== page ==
meeting.  She pointed out that T/E beginning salaries are $51,000; WCASD begins at $46,000. T/E’s top salary is $110,000 while WCASD’s is $99,000. T/E took a salary freeze this year; WCASD took one last year - saving the district $2.6 million. To date, salaries are still frozen. Regarding benefits, T/E is just beginning to pay 9%.  WCASD has been paying 10% for almost 10 years.  The teacher's union has compromised over $19 million dollars during negotiations and has collaborated to save the district more than $10 million in the past 2 years.

Bob Marks, teacher and Teacher Union Representative, stated that the WCAEA has compromised while the School District hasn’t moved at all from their original offer.  Minnie Porter, President of the Support Staff Union, tried to paint of picture of the climate of the support staff.  She said that they would just like to make a living wage and she explained that some employees are on welfare and some work multiple jobs.  They need the benefits they earn, yet their services are currently being threatened with outsourcing.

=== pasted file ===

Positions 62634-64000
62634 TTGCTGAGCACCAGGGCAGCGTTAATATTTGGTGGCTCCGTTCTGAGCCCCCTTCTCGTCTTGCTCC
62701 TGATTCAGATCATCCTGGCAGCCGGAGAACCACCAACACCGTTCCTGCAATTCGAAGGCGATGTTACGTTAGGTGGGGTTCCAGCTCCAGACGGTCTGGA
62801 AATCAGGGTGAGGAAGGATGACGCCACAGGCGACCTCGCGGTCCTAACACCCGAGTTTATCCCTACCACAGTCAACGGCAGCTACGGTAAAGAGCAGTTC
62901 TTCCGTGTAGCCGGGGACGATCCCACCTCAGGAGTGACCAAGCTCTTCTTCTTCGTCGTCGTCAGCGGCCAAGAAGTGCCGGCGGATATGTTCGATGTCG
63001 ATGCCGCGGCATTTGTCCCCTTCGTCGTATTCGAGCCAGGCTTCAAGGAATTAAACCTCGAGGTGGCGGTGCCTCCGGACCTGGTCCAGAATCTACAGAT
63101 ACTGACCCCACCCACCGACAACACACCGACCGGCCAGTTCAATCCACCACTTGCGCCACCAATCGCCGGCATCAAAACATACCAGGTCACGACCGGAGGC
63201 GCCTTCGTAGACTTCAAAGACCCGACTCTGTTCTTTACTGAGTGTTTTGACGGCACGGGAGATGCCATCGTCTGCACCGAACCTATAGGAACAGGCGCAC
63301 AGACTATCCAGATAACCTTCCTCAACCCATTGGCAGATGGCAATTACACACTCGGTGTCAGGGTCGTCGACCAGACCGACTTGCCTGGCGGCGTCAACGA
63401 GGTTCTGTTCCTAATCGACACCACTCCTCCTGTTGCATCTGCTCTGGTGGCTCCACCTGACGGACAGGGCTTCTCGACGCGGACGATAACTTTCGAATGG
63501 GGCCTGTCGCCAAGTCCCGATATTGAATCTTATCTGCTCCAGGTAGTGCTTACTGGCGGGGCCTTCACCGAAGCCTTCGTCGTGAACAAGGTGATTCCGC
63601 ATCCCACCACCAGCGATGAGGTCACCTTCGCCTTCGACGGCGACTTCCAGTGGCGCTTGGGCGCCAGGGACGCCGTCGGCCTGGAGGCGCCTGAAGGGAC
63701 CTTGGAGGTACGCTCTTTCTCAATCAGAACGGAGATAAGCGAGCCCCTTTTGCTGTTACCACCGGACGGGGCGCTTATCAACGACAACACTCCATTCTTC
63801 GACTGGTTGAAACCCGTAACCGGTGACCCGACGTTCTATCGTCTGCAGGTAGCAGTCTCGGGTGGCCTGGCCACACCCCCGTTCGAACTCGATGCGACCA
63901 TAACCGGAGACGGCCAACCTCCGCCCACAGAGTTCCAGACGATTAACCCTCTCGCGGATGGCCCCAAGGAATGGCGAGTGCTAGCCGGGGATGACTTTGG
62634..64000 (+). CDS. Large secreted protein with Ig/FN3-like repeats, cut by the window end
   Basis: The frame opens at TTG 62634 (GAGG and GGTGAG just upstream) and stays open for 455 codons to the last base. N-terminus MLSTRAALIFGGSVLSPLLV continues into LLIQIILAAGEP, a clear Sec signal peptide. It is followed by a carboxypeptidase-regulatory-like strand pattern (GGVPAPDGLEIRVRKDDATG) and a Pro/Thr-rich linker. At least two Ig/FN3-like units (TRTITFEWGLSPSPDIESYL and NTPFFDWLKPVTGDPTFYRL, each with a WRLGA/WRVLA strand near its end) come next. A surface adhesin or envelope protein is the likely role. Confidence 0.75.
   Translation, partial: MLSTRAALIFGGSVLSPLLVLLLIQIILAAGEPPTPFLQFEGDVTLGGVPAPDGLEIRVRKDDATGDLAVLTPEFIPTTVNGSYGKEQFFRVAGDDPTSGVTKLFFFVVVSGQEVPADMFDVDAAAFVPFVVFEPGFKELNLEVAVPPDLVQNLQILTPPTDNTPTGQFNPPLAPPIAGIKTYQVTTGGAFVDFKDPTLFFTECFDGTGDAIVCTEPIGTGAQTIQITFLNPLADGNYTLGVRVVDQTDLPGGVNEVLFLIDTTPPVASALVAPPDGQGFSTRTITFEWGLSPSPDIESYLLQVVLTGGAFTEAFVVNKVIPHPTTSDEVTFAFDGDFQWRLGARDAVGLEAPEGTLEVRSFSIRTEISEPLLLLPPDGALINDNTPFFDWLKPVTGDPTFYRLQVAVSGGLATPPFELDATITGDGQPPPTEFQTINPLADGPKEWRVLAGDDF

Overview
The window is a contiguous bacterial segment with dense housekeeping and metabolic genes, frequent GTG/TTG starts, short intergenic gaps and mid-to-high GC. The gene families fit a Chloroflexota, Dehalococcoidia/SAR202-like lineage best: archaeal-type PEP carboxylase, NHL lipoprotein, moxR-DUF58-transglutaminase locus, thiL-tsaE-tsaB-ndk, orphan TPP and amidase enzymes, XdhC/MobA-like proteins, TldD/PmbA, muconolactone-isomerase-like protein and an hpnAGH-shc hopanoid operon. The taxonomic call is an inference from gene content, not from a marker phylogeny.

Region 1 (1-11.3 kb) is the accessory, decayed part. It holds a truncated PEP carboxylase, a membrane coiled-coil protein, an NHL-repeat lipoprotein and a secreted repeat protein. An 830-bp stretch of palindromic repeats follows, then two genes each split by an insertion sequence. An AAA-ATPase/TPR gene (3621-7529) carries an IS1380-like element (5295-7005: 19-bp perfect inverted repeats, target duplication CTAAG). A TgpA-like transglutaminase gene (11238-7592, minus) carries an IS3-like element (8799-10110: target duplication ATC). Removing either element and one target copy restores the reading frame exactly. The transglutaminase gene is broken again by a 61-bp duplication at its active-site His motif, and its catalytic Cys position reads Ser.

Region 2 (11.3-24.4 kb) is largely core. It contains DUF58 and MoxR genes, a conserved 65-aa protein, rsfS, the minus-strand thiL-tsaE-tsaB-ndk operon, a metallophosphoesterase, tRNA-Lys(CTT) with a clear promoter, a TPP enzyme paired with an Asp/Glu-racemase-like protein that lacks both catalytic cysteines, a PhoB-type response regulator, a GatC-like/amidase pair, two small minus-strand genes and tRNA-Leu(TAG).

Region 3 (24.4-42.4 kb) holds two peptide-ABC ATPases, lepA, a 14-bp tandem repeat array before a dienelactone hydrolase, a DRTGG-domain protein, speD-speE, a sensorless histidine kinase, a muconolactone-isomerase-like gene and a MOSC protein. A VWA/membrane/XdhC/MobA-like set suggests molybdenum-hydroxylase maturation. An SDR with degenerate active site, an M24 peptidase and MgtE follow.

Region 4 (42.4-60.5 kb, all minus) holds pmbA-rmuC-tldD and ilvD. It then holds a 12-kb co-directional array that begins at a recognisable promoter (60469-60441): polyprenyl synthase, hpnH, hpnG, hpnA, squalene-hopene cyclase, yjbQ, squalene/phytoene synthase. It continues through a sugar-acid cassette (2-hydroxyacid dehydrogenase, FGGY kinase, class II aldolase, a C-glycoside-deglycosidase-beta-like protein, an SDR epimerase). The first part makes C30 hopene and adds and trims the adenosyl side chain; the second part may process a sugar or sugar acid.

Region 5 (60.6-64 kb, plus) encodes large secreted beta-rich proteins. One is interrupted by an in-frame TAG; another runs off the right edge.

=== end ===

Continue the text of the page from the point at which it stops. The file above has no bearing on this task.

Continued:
I requested, once again, for the members of the school board negotiation team to begin attending negotiation sessions.  I called for them to step up to do what is right for our school district and its children.  The members of the School Board's Negotiations Team - Vince Murphy, Sean Carpenter and Karen Miller have not attended a single negotiations session; instead choosing to spend taxpayer money on lawyers and a PR firm to write statements, press releases and updates. In reference to T/E School District, their members were not participating in negotiations sessions with their teacher's union for a long time.  They settled their contract during the very first meeting that they attended. See Patch Article.